This tomato salsa is roasted over the grill to add some depth and flavor to a homemade salsa combination. Can it for later or serve it fresh.
I got up from the couch in a huff. The majority of my marital disagreements focus on two things: church and a clean house. They often come when I’m stressed with work and life and am trying to juggle too much. This isn’t anything new, but it’s usually a word or a comment that sets me off, gets me thinking about all the other things that have been irking me, the things that weren’t important enough to mention at the moment, but suddenly they are all culminating into one giant ball of me being irritated with you.
The huff was cleanliness related. I retreated to the kitchen, clanking dishes together as I loaded them into the dishwasher, sighing at the state of the kitchen, torn apart to create a makeshift photo studio as I finish the photos for my cookbook. Ole retreated to the basement to manage other domestic chores that seem to consume all the time we could have, should have, would have if only.
A small head of blonde hair appeared in the doorway looking bleary-eyed and sad. “I can’t find Pooh,” said a sad voice. She headed downstairs to look for the beloved worn and dirty stuffed toy that she held tight every night, and she returned without him, slowly sulking back to her room to look for him there.
I was mourning the lack of downtime as I stared at the clutter and continued loading dishes, thinking of the to-do list items still yet to be done before I could head to bed when my husband sprinted up the stairs. Loudly.
Within seconds he had crossed the house, shoved through the boys’ bedroom door and emerged with Kjell in his arms and then on the couch, where my son would sit, frightened and with his voice shaking to tell us, “I can’t see you! Where are you?!” Yet we were there, not a foot from his face and his open eyes, Ole already sliding his shoes on and getting ready to head to the emergency room.
Somehow this has become something we’re prepared to do: emergency rooms, sedative drugs and tubes shoved down our baby’s throat. It’s something that causes time to stand still, where nothing else matters, not deadlines nor laundry nor dishes. Everything stops for one small boy who is now being forced to say his ABCs in the back of our car. Minutes pass and the letters stop coming from his small lips, as I try desperately to get him to hang on, to tell me hello, to say something to me.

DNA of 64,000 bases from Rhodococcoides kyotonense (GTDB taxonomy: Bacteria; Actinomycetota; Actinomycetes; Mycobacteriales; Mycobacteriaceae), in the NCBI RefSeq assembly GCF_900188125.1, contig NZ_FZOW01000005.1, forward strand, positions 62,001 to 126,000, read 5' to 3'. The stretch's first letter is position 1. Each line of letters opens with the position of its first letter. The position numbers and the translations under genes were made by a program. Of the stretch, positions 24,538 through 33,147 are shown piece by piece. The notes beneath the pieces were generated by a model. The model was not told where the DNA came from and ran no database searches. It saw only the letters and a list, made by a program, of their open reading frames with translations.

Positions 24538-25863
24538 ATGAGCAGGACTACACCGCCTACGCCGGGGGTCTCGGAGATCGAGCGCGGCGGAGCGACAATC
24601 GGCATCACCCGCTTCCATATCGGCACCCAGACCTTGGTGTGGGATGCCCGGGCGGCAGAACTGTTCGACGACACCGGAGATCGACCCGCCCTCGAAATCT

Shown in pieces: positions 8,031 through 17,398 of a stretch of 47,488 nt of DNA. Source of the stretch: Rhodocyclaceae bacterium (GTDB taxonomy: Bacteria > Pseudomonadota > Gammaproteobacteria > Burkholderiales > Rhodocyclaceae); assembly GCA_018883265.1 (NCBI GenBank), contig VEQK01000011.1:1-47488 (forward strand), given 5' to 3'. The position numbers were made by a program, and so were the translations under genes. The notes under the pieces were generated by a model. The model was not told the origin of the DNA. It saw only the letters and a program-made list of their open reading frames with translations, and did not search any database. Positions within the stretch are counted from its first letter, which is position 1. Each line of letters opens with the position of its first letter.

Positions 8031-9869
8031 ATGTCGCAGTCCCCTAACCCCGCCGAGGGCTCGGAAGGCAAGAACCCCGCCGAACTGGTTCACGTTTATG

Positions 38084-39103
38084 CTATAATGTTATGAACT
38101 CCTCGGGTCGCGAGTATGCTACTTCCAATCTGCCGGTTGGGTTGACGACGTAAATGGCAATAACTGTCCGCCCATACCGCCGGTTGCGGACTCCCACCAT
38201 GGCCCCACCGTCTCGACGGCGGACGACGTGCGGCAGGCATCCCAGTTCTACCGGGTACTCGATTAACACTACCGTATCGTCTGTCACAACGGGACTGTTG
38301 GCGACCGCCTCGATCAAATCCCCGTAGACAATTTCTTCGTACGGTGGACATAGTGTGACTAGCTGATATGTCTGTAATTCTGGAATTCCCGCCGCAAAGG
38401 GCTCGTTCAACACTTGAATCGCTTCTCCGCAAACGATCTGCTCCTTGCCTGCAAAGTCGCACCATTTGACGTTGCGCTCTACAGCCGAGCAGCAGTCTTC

One of the hardest things to do as a parent is watch your child go from talking to seeing his eyes gloss over, his body go limp and his breathing to slow to barely a whisper. I’m hovering above the ER room, watching a team of doctors and nurses crowd my baby, seeing myself there among them, holding his cold hand and wondering if this time he’ll still wake up the sweet boy I know he is. I see the IV go in, a tube down his throat and a call for an ICU bed.
It’s all too familiar. Too much of the same. A new night, a different doctor, the same result.
There was a bit of a warm spell the first two weeks of October. The sun was hot and powerful, the air warm. While some perhaps wished for the cool of autumn, I sat and enjoyed the sun, begging it to last…for my tomatoes.
A cluster of green tomatoes hanging on the vines, not yet ripe and still blossoming and growing. I hadn’t resolved to frying them green or turning them into chutney just yet. I still wanted them fresh and ripe, ready for sauce, salsa or to be sliced for dinner.
Two weeks later, the air has cooled. Long sleeves have become necessary, but I have 20 red (and a few orange/yellow/black/striped) and ripe tomatoes and only a handful of green. My freezer is full of sauce, and I have jars full of salsa. Now to decide what to do with the last 20, but not before I eat a few just as they are.
Like my tomatoes, I wish I could keep my son in the moments when he’s healthy and running through the backyard yelling with joy far too loud. However, these are things that I have no control over, the changing of the seasons and whether or not the outcome for Kjell will change. In the moment, I’m going to savor every bit of it and do what I can to preserve it.
2 large whole onions
5-6 garden salsa peppers
3 tablespoons olive oil
5 cloves garlic, minced
1 ½ cups lime juice (bottled)
1 tablespoon salt
¼ cup packed cilantro, chopped
1 tablespoon cumin
Heat grill to medium-high. Slice tomatoes and onions in half. Remove seeds from peppers, if desired. Rub olive oil over all vegetables. Place on grill over medium-high heat, turning once, until skins blister and char slightly. (Alternatively: Roast at 400º F in the oven until charred.)
Remove charred skins if desired. Add tomatoes, peppers and onions to a food processor and pulse lightly 5-6 times to combine. Place a tablespoon of olive oil in a large pot over medium heat. Saute garlic for 30-60 seconds until fragrant and then pour in tomato sauce. Add in lime juice and salt and bring to a low, rolling boil. Reduce heat and boil for 10 minutes. Toss in cilantro and cumin and simmer for another 20 minutes, stirring occasionally.
Can salsa in 8-ounce or pint-sized jars, leaving 1/4″ of space at the top. Process in a boiling water bath for 20 minutes.
Any jars that do not pop and seal properly can be stored in the fridge and eaten within a week. Sealed jars can be stored in a dark, cool place until ready to consume within 12 months.
Makes approximately 7 pints salsa